With District 9, some things worked and others didn't. It feels like a Catch-22. The mockumentary aspect worked...except when it didn't. The action (namely in the third act) went on too long and was your average popcorn fare, yet the movie needed more action. It's like a recipe that you followed to the letter but the meal still doesn't come out right. What variable is missing?

I loved the shifting sympathies in the film. You start out really liking Wikus van der Merwe and detest the disgusting, bottom-feeding prawn. Wikus and his armed goons are sent to District 9, the camps outside of Johannesburg where the aliens live, to serve them all eviction notices. The aliens are to be relocated some 20 miles outside of the city. So they go around confiscating weapons and evicting alien residents, fining them on unfair grounds, shoving rifles into their faces. Yet the prawn never once raise arms at the humans. The only thing they use these weapons for (weapons humans can't operate) is as tender; they trade Nigerian gangsters the guns for food. They don't seem very dangerous. And they love cat food! How menacing! You spend a good while remaining neutral until introduced to the alien named, presumable by humans, Christopher Johnson and his son. You instantly cling on to them. You also come to realize that they are the most human element in the film. Their desire to get home, to be free, takes precedence over anything else in the film. Although you follow Wikus, he never quite recaptures your sympathy until the very end. Since he is your main protagonist, I think this also means you never really care about the human race throughout the course of the film. While Wikus' motives are self serving, Christopher's are for the benifit of his entire race. The aliens, the prawn, are never fighting amongst themselves. Bickering sometimes, but they never harm or kill one of their own. They never even harm or kill humans unless provoked past the point of their own safety. They are not invaders. They are a lost people. And they can't go home because they are prisoners living in internment camps and the human government wont allow them to. This isn't too unfamiliar considering we're talking about South Africa under apartheid. Why is it I sympathize with these conditions more when it's an alien race this is happening to? Because I can say "It's only a movie?"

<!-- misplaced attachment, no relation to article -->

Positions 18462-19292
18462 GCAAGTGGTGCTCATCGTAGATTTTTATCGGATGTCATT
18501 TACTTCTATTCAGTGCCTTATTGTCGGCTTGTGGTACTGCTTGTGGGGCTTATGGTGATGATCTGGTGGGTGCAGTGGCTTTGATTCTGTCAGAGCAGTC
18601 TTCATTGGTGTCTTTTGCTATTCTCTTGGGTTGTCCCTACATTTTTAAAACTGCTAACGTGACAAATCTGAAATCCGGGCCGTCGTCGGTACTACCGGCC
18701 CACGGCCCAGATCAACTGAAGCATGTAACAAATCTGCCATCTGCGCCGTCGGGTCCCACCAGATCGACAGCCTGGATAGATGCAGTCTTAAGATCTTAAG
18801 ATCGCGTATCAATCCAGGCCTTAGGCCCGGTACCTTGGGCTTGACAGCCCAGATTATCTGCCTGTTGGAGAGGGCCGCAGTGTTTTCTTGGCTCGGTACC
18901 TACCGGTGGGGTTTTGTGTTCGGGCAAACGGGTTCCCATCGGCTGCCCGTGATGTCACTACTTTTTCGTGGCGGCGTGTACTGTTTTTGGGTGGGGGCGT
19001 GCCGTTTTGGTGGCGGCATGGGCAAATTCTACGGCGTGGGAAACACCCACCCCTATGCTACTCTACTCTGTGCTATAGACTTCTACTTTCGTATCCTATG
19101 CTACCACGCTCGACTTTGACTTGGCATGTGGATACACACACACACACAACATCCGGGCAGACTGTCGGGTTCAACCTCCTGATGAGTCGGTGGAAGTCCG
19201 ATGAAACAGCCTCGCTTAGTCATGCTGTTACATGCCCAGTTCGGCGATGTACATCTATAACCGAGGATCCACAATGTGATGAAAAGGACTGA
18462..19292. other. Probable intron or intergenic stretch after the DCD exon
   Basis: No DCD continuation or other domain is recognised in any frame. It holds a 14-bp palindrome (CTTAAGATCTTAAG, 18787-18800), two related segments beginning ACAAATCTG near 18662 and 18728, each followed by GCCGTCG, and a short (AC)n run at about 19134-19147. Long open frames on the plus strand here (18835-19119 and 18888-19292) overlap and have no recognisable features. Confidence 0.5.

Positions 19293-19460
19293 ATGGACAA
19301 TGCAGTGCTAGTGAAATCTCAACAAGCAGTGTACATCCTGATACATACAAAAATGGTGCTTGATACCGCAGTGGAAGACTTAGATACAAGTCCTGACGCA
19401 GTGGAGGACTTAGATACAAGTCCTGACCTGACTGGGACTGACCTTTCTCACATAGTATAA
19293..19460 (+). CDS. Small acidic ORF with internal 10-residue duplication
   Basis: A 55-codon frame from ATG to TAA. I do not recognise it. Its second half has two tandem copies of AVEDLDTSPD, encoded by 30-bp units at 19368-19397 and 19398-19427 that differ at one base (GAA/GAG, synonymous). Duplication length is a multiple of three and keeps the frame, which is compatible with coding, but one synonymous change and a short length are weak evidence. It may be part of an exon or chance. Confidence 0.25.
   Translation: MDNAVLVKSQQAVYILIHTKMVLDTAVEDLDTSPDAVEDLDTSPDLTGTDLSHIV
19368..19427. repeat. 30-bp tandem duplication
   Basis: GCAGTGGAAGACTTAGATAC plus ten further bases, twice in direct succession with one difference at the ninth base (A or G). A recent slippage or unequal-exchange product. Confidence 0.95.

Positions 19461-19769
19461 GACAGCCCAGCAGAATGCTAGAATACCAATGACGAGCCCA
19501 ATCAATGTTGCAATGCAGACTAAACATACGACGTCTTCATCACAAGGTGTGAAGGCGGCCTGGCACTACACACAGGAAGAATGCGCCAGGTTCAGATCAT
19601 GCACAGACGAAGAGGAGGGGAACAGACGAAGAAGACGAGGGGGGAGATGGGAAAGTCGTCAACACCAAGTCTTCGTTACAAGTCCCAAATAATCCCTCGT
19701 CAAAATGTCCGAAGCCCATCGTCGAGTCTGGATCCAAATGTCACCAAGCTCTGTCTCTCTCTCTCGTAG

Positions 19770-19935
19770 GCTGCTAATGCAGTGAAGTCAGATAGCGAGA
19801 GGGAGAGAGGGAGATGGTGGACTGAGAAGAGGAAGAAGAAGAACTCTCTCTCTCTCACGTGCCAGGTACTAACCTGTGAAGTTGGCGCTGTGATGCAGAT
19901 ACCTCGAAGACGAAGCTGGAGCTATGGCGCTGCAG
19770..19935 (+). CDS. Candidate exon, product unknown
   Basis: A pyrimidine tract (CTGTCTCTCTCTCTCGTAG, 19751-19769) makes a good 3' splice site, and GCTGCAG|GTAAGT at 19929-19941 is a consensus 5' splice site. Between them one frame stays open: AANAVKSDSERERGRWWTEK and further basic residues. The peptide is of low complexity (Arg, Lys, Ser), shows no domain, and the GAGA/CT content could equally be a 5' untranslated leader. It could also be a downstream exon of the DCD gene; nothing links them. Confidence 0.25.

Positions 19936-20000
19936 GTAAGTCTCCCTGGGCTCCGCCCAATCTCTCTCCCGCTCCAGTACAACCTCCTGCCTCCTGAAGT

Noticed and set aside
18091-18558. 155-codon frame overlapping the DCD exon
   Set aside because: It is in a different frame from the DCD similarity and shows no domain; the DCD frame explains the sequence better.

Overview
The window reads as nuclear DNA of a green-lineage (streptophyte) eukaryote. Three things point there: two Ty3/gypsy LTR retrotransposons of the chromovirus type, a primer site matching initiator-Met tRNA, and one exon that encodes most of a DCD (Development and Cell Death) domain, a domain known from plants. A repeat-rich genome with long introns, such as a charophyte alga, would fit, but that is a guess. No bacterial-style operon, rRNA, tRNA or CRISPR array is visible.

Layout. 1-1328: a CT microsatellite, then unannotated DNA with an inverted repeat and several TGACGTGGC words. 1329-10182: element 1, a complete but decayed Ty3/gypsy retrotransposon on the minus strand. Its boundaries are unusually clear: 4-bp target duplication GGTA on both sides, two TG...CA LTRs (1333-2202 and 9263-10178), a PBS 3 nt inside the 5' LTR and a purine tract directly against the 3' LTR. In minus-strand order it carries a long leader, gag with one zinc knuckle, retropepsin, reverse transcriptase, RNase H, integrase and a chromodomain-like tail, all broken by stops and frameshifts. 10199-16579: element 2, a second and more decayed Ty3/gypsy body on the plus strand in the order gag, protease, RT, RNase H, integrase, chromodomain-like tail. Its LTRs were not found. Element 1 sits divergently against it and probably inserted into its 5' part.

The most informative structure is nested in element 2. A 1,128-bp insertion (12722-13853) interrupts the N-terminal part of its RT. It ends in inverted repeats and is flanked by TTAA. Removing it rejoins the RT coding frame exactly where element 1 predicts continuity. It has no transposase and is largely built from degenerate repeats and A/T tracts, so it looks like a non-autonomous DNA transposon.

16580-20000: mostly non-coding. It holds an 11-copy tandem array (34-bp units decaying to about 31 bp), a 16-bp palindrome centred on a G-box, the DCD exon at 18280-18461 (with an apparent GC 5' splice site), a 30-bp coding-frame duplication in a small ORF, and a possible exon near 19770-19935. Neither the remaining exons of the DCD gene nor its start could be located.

I'm put in a love/hate relationship with District 9 because of the disdain I feel for the human race. The cliché is aliens come to wage war and humanity can unite against a common foe. That isn't present here, of which I'm very grateful, of course! But humans are so stupid and don't learn from their mistakes. There's still war. There's still money in war. A peaceful alien race gets lost, we capture them, enslave them, and exploit them to the fullest. It leaves you wanting those clichés. Send the howling beam from the belly of your mothership and wash away this big blue blemish called Earth. We deserve it.